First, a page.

Jason and Nicole Fitzpatrick, our primary partners in Mexico, have planted at least 40 churches here, primarily among two tribal groups. They are the Totonac and the Nahua, whose ancestors lived here long before Europeans arrived. Interestingly, the Nahua People are thought to have once lived in what is now the southwestern part of the United States, migrating about 1,500 years ago to what is now central Mexico.
For want of any opportunity, Mexico’s native people are extremely poor. None of the churches that Jason and Nicole have planted among them have church buildings. They all meet in small houses, which works just fine most of the time.
In the case of five of those churches, however, Heaven’s Family has provided funding for pavilions, making it possible for crowded congregations to meet outside and stay dry when it rains. Over the past two days we’ve visited four of those church pavilions, all high up in the mountains. It rained most of both days, so I witnessed firsthand what a blessing the pavilions are to those four congregations, who prepared their best native food to serve us upon our arrival. Below is a photo of one of those precious congregations of Totonac believers under their new pavilion (notice it was raining):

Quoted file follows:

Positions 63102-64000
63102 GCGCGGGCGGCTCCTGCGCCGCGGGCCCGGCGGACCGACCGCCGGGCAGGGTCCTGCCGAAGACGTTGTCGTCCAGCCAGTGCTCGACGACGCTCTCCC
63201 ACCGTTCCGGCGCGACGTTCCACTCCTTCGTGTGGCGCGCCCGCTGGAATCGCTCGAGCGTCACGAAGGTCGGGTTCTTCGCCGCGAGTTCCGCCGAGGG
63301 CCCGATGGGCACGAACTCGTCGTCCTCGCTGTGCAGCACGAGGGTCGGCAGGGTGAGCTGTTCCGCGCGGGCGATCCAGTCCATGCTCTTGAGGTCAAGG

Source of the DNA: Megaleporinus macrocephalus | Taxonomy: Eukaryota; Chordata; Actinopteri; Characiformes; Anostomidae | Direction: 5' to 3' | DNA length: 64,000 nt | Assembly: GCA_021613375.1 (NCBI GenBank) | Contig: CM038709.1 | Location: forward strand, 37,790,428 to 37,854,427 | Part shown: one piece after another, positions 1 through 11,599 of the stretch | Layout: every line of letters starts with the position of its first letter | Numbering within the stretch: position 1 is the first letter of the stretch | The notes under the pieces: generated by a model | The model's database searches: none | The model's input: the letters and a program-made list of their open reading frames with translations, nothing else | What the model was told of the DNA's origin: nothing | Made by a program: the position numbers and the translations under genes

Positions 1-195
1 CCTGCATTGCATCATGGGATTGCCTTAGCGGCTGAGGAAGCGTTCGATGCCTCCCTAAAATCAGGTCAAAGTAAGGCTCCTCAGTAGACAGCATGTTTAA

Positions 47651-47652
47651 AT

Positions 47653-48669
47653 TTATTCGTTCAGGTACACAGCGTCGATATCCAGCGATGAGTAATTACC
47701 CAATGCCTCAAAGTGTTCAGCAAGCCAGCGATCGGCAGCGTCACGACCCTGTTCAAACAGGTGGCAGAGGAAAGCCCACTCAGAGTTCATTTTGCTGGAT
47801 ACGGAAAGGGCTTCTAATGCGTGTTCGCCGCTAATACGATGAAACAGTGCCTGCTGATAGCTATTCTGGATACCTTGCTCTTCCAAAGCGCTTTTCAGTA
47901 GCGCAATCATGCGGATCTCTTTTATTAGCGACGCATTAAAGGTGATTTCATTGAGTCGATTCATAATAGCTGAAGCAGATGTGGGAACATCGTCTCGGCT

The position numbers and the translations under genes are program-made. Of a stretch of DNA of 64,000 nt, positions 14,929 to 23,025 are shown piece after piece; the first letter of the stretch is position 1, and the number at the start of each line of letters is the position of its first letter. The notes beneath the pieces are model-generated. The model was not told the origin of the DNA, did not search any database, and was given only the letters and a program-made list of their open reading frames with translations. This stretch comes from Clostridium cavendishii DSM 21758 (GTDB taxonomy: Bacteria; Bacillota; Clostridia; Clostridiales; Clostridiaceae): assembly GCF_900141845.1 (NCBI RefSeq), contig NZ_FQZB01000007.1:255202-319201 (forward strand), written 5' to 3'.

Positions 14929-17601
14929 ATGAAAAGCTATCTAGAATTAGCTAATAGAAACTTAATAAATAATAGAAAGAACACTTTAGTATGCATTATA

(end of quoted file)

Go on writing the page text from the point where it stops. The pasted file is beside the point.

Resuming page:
We also briefly visited an American couple who are Wycliffe Bible translators, Gerry and Julie Andersen, who have been living for many years among the Totonac people in the Sierra Norte. Interestingly, Totonaca is not known to be related to any other language or language families. And there are several dialects of Totonaca that are mutually unintelligible.
Gerry told me about a 32-letter word in the Totonaca dialect that he is translating. Here it is: nakaliyakniyakgelhtauakganiyatit. It means, “You all will be boldly conversing to them about it,” a word that is now found in the Totonaca New Testament in Luke 24:47.
Through our National Missionary Fund, Heaven’s Family is proud to be supporting four special missionaries who are nakaliyakniyakgelhtauakganiyatit-aling about Jesus all over the Sierra Norte! I’ll be telling you about them a few blogs from now.
Dios te bendiga,